Feature Stories

Meet Ashish: the Top Graduate Student of the Year

NCE's Outstanding Graduate student Ashish Borgaonkar

Ashish Borgaonkar was recently named the Outstanding Graduate Student of the year. Each year, the Newark College of Engineering’s (NCE) gives that award to a graduate student who has excelled. And Ashish, who is doing a doctorate in environmental engineering, has excelled on several academic fronts.

As a student, he’s near to perfect, with a 3.93 grade point average. As a teaching assistant, he’s twice been nominated for an Excellence in Instruction Award.  And as a researcher, his environmental studies are helping scientists understand what effect nano-particles, commonly used in cosmetics and sunscreens, have on drinking water. 

“My research has given me immense pleasure,” says Ashish, a civil and environmental engineering major.  “Someday I hope to make a significant contribution to environmental engineering and leave a lasting impact on society.”

Cosmetic companies add nano-particles to their products, Ashish says, because the particles block out ultraviolet light. That’s good, since exposure to UV rays causes skin cancer.  But what’s potentially hazardous about the widespread use of nano-particles, Ashish adds, is this: Oftentimes people wash the products down the drain while showering or washing. As a result, the infinitesimally small particles, which are 1/5,000th the diameter of a human hair, end up in sewage treatment plants – and, more ominously, in drinking water supplies.

In his research, Ashish is evaluating whether current water-treatment processes remove nano-particles from drinking water. Working out of an environmental research lab at NJIT, he’s found that a small amount of nano-particles remain in tap water.  And since studies show that nano-particles can be toxic -- potentially damaging cell membranes in humans -- Ashish is developing a method to remove nano-particles from water.

Nano-particles, his research shows, have small surface electrical charges and are thus slightly magnetic in water.  So if you insert magnetic particles, known as magnetites, into water, the nano- particles could attach to the magnetite particles.  Once the two particles have combined, you could then use a magnetic field to remove them from water.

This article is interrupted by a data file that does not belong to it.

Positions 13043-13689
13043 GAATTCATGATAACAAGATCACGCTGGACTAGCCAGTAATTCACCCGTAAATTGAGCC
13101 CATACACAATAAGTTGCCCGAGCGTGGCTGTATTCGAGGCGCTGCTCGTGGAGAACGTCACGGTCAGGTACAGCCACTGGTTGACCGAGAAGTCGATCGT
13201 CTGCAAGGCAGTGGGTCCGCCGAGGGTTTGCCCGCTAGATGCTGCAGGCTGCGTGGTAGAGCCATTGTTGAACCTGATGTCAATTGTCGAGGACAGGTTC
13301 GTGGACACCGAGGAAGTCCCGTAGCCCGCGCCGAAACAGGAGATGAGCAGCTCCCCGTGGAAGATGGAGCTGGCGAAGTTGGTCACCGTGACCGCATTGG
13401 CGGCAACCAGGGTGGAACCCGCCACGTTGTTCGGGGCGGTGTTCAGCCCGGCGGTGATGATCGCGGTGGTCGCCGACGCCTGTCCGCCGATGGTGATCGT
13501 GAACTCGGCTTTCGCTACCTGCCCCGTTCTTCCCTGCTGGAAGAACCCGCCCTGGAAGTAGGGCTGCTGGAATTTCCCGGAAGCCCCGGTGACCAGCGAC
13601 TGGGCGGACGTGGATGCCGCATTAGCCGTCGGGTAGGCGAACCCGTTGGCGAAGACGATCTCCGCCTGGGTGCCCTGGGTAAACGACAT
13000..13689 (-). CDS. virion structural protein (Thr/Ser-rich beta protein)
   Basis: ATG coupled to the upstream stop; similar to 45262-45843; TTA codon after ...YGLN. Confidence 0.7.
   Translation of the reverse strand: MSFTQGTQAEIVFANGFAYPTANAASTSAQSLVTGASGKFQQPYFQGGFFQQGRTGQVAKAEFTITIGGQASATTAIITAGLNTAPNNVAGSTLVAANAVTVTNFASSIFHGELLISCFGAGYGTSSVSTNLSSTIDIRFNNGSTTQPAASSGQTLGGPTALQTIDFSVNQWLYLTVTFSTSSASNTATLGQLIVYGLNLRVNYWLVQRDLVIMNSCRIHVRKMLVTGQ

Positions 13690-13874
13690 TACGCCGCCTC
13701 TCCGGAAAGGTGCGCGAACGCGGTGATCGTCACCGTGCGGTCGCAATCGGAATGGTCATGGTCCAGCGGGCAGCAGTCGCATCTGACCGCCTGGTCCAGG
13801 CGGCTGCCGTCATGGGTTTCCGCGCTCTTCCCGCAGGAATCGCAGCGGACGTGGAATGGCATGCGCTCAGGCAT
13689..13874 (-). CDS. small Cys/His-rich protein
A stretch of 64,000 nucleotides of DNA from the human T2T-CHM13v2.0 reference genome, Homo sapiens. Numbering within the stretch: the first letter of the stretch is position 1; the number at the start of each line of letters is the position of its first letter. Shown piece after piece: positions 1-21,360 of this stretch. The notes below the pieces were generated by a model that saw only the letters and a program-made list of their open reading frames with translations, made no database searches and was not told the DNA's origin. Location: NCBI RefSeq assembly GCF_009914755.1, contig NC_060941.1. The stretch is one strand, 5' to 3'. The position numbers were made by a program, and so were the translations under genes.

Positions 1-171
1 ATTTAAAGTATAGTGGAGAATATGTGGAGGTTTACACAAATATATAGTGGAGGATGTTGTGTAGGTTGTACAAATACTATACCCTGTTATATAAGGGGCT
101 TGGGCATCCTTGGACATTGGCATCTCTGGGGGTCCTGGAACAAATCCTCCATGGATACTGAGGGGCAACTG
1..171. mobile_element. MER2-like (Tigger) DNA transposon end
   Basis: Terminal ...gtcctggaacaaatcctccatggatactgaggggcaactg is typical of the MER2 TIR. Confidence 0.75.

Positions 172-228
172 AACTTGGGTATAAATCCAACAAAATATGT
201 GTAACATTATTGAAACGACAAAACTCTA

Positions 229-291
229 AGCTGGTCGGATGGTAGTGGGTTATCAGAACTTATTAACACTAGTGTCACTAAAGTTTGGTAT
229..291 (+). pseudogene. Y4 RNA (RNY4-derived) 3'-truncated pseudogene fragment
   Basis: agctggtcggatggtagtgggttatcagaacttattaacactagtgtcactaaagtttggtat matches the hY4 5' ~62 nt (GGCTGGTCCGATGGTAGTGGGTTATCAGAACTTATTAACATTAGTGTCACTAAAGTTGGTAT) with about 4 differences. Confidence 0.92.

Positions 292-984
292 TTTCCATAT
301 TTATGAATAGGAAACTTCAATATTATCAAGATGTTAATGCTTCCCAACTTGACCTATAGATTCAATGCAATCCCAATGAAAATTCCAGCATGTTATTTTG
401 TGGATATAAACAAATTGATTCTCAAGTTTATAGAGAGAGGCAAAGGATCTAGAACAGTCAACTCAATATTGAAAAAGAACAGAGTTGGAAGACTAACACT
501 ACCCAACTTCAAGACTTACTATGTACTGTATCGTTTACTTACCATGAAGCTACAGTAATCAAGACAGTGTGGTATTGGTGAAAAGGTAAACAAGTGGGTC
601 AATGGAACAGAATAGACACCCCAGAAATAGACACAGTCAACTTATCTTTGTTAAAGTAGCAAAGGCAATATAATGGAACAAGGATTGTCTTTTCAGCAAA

Ashish hasn’t made this method work yet, but he’s among the first to test it. The areas he’s studying -- the effect of nano-technology on drinking water -- is an emerging field of research that still requires much scientific research; Ashish is contributing what he can to that body of scientific knowledge.  He’s also testing to see if the magnetite particles, the magnetites, can be reused. If so, that would make removing nano-particles from water more efficient and economical.

Ashish intends to publish two journal papers on his research. He’s already published one peer-reviewed paper in the field, contributed to two book chapters and has given many presentations at engineering and environmental conferences.  At NJIT, he’s also recently been elected as Vice President of General Affairs for the Graduate Student Association.

He first took an interest in environmental engineering while a student at Stony Brook University, N.Y., where he received a master’s in environmental and waste management.  But it was at NJIT that his environmental research reached a higher level. After he gets his doctorate next year, Ashish wants to work as a research scientist for a national lab or a university. In that way, he’ll be able to continue his pioneering research – his life’s work. 

“I want to devote my life to researching technologies that will make our drinking water cheap and safe,” he says. “That for me will make for a meaningful life.  I’m inspired by President Obama, who has made green engineering a national priority.  And in the end I believe that humanity must be environmentally responsible: We created this environmental mess. We must be the ones to clean it up.”

 (By Robert Florida, University Web Services)